Fixed odds betting has been around for a long time, and for many of us the first introduction to betting was in horse racing – ( well it was for me anyway!). Odds were quoted as 2/1 or 3/1 for a horse to win a particular race, often called a win single, the simplest of all bets. The odds reflect what the bookmaker thinks are the chance of the horse winning. Now, one important point before we go on, odds and probability are often confused by novice and inexperienced traders, and most seem to think they are the same thing. They are not, they are closely related of course, but they are different. Probability is the chance that something will happen or not, and has a range between 0% and 100%. Odds however are used to express a ratio between the probability of an event happening or not happening. If we take the simplest example of tossing a coin, we know that the chance of a head or tail is exactly 50% as there are only two possible outcomes, so we have a 1 in 2 chance of choosing correctly. If we express this as odds we get 1/1 which is known as even money.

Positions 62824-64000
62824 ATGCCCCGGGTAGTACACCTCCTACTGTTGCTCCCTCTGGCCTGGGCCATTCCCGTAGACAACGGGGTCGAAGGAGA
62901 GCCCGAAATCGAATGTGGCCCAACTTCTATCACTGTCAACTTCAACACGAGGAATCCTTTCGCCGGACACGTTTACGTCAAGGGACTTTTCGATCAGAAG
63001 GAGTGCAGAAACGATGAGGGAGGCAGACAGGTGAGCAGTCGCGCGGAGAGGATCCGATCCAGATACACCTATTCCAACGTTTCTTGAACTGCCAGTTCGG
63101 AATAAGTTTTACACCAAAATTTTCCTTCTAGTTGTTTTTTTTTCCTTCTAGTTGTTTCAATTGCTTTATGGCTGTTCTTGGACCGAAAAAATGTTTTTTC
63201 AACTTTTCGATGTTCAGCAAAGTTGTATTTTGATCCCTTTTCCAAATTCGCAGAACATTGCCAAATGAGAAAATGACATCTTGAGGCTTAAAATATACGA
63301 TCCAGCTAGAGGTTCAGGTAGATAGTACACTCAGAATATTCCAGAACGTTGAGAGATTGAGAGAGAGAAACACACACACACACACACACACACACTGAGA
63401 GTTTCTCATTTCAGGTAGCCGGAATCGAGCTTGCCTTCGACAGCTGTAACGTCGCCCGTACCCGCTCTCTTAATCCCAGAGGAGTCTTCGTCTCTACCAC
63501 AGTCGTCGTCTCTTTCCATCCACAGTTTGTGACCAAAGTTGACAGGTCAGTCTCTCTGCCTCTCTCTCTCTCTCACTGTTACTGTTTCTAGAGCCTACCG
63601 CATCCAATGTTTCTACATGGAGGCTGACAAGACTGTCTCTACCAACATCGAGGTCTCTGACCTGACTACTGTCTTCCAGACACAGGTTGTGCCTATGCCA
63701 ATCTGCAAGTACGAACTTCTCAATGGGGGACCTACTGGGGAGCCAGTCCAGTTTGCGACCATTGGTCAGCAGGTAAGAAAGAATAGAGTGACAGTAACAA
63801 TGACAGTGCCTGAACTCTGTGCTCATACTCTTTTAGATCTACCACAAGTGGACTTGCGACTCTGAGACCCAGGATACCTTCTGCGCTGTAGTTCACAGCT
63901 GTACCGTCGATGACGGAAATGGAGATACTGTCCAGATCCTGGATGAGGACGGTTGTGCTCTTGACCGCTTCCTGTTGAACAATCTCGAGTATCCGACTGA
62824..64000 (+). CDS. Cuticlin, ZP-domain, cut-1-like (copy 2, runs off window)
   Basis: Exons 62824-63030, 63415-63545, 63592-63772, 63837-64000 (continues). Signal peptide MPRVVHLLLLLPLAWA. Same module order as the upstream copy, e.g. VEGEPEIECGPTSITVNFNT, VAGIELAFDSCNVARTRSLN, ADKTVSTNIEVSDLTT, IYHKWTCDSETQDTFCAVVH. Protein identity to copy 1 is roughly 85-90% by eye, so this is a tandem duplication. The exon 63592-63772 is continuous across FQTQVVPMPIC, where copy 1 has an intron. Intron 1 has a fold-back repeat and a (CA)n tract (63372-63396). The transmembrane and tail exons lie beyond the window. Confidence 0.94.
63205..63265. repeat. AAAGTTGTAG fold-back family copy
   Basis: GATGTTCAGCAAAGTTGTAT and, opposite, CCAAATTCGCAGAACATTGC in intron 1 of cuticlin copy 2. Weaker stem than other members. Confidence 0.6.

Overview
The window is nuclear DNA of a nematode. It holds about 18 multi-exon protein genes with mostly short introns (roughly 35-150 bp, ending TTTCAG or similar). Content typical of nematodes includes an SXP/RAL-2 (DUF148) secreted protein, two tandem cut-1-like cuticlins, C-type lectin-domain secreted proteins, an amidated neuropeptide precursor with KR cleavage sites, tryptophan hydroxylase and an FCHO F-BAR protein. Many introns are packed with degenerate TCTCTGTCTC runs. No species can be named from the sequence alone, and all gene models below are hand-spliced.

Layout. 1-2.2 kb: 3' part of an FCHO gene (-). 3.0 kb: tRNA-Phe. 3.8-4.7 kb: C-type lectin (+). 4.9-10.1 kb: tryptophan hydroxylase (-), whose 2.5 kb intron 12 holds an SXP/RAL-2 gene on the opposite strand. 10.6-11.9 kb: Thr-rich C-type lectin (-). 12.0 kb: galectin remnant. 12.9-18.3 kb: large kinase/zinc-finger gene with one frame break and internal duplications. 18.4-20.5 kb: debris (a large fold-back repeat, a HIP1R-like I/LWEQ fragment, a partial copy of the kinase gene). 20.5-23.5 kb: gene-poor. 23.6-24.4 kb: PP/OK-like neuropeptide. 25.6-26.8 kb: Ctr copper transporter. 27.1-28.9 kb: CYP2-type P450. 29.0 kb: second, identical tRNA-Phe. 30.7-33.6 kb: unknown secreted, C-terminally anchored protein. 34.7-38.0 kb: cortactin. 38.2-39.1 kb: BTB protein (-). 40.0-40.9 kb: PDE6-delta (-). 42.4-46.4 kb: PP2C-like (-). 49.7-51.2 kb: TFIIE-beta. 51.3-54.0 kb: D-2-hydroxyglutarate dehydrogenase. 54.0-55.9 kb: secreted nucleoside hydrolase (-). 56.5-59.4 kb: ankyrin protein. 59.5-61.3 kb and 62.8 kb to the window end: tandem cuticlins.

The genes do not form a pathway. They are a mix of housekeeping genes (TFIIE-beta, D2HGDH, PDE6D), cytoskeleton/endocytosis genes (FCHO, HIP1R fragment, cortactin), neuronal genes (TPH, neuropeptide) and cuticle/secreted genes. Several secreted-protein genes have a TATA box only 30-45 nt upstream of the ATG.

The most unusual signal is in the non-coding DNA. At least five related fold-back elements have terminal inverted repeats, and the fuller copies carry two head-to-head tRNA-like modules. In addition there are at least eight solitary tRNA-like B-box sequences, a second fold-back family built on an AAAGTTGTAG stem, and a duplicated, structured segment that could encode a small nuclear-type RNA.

If we go back to our example of the horse at 3/1, to convert this to relative probability, we turn the odds upside down, add one to the bottom, and multiply by 100 to convert to a percentage. The probability for us to win is  therefore ( 1/(3+1) *100 %) which is 25%. In other words, if the race were run four times under identical conditions, the horse would be expected to win once. If we decided to back the horse with a £5 bet, then if the horse wins the race, we would win £15 ( 3 x £5) plus our stake back, so we would receive a total of £20. Now the important thing to note, although it’s an obvious point, is that once you have placed your bet, there is nothing else you can do – you either win, or lose. This is the essence of fixed odds betting – there are only two outcomes to the bet. Finally, one other point – at the time of writing all profits in the UK are tax free, but please check in your own country for detailed information on local tax laws.

In principle, odds are expressed in three different ways, depending on where you are in the world. These are fractional odds, decimal odds, and money line odds.